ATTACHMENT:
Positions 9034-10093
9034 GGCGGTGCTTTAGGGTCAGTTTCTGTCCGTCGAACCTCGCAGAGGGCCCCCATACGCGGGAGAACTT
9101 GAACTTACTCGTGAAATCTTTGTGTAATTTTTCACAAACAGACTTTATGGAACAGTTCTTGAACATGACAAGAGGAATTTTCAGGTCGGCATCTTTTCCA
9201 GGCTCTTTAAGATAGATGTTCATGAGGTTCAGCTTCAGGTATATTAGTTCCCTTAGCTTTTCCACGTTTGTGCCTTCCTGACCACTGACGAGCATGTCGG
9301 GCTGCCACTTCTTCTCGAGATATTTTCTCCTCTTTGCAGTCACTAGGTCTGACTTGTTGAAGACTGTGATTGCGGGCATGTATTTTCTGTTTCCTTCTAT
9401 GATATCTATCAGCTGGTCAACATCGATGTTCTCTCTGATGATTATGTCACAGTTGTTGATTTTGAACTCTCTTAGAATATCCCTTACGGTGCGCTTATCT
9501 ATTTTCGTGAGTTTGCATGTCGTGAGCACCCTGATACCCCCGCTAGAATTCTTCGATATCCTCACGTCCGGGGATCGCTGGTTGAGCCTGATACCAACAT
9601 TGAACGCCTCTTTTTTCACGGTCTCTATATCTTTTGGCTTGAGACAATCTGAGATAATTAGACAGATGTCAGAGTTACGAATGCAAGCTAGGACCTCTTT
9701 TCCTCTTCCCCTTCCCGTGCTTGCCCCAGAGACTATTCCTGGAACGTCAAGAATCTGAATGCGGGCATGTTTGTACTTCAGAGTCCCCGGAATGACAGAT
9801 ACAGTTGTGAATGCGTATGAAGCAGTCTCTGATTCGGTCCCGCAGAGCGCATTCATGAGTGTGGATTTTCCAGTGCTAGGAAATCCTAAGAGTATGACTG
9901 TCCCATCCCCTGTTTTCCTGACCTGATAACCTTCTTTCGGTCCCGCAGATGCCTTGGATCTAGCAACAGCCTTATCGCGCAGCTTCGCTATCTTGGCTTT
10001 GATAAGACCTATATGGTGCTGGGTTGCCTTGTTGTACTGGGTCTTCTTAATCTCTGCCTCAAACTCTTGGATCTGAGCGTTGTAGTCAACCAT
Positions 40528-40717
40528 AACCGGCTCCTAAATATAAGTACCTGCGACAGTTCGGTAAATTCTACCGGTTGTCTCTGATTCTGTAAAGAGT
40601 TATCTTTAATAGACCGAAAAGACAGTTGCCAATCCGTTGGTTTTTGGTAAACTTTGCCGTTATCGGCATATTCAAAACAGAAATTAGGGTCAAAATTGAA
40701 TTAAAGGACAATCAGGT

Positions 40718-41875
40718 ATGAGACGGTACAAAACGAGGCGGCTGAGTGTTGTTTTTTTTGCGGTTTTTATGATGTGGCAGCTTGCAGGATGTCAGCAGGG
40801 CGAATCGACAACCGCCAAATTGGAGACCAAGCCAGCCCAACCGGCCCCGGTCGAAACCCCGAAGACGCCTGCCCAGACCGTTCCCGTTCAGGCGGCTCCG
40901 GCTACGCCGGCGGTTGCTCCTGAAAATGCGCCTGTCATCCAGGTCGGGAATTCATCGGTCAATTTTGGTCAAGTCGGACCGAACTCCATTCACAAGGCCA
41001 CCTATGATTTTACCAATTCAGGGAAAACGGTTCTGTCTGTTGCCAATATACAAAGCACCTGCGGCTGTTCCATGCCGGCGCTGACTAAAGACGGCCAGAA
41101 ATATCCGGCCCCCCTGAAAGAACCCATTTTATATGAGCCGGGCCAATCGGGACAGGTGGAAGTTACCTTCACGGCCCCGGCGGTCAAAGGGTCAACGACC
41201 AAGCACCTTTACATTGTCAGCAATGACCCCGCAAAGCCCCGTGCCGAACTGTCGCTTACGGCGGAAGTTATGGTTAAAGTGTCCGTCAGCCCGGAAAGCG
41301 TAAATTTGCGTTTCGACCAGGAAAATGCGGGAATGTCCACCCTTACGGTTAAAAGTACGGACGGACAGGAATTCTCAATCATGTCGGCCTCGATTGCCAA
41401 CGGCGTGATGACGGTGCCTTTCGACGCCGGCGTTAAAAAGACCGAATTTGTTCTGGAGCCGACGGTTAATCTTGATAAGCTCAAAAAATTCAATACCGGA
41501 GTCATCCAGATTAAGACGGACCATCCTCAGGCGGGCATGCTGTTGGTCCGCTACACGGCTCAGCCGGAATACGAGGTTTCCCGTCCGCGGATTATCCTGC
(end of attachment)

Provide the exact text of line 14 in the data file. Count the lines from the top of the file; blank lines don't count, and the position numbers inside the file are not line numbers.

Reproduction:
40528 AACCGGCTCCTAAATATAAGTACCTGCGACAGTTCGGTAAATTCTACCGGTTGTCTCTGATTCTGTAAAGAGT